loading relatively large files into memory was possible, and another
100GB on the data sink (another big system).
Filesystem loads/disk delays... not a problem - everything was raid 5
(64k per block I think it was) on both ends.
This was back when GBit networks were new.
One of the things used to get high throughput was to use jumbo packets
and large amounts of data in a streaming mode. This reduces the round
trip overhead, plus the source and destination systems were directly
connected (crossover cable), so no router delays (causing fragmentation
delays) were involved.
There are very few home level routers that can truly handle Gbit networks
at wire speed. Most have some buffering involved, or cause
routing delays for other reasons.
Home routers are cheaply made trying to reach a low cost. The
high performance routers are NOT cheap. At work, the cheapest router
we had (at full speed) was about $15K US.
9th January 2011, 06:12 PM
Very interesting points jpollard.
I actually decided the Belkin USB Gigabit adapter wasn't working properly, because 5 MB/s transfer speed is ridiculous. I am transfering my 54 GB Video folder from a Windows 7 machine (gigabit ethernet card) to my Ubuntu 10.04 laptop, which only has a 10/100 ethernet card, and I am getting 11.2 MB/s. The same transfer with the Belkin only got up to 5 MB/s or so.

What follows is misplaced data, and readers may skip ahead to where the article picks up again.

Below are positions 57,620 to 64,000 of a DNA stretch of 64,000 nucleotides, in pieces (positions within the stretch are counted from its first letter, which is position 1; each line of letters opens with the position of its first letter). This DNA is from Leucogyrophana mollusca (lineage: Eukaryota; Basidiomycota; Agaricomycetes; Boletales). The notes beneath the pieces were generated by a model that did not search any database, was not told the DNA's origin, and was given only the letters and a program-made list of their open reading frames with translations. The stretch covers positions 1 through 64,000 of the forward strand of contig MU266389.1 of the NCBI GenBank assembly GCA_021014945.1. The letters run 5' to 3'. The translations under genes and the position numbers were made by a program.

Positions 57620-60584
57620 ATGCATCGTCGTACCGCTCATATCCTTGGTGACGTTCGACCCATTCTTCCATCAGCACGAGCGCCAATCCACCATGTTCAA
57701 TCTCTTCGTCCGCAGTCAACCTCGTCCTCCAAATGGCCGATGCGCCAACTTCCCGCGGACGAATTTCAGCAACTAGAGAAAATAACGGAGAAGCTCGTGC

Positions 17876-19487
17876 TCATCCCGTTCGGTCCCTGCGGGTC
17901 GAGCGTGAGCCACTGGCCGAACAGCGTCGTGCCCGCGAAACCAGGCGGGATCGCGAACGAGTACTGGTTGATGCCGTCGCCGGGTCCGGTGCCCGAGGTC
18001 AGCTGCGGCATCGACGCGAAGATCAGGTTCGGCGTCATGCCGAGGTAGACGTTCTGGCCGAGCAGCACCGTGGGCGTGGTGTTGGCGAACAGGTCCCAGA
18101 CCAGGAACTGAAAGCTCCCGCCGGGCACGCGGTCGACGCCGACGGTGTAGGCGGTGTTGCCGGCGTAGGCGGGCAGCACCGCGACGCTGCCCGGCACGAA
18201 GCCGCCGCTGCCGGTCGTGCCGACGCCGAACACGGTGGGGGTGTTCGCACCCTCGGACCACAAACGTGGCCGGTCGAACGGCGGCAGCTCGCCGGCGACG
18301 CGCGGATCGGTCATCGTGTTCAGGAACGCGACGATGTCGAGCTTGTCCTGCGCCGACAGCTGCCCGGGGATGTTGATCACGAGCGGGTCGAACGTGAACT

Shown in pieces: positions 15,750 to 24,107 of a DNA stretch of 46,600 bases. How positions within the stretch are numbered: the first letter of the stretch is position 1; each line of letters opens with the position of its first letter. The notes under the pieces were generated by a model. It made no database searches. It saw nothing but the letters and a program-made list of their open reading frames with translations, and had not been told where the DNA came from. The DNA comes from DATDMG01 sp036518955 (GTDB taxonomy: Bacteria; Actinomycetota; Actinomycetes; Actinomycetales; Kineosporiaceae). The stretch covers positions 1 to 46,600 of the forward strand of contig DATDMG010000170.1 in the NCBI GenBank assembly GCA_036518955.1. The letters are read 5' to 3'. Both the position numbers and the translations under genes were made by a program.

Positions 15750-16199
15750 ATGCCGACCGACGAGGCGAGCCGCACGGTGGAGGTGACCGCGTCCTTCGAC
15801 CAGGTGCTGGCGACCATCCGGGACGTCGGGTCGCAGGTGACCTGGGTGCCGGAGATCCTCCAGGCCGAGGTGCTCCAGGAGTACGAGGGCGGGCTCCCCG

I was using this little ubuntu laptop as a sort of NAS device but now I think the data transfer speeds are too low for it to serve this purpose in the long run.
9th January 2011, 06:31 PM
That 11.2 MB/sec transfer should translate into 89.6 Mbit rate, which
isn't too bad for a 100 Mbit interface.
The way I translate speeds-
1) identify the slowest network interface in the line between source and
2) speed/8 - raw transfer in bytes, subtract 5-10% for extra overhead.
100 Mbit interface would be 12.5 Mbyte (100/8). multiply by .9 to account
for overhead -> 11.25.
This works best for ethernet. Other hardware level protocols have different
amounts of overhead. One advantage ethernet has had is that the protocol
is very flexible about the overhead. there are lots of ways to implement it:
2)buffering only the header, process routing needs, output new header..followed
by the rest of the data at wire speed (this trusts the hardware input queue for
the buffering required)
3)process routing needs at wire speed..(the input queue is modified on the fly)
1 is the cheapest router. Works, is very flexible, cheap, and can be implemented
in almost anything with two or more generic network interfaces. Any checksums
are computed by the software.
2 requires some hardware assist - not as cheap, and not as flexible, but almost
as fast as 3. checksum alterations may be done by software assisted by hardware.
3 is the expensive one, and is not flexible. Any changes usually require a minimum
of microcode changes, and sometimes ASIC changes, or both. Checksums are
handled by hardware.
Fragmentation/defragmentation in 2/3 is usually done by falling back to #1. But the higher priced
Cisco routers can (I think) do it on the fly (I'm thinking of that Tbit jumbo job here, but have
no experience with it).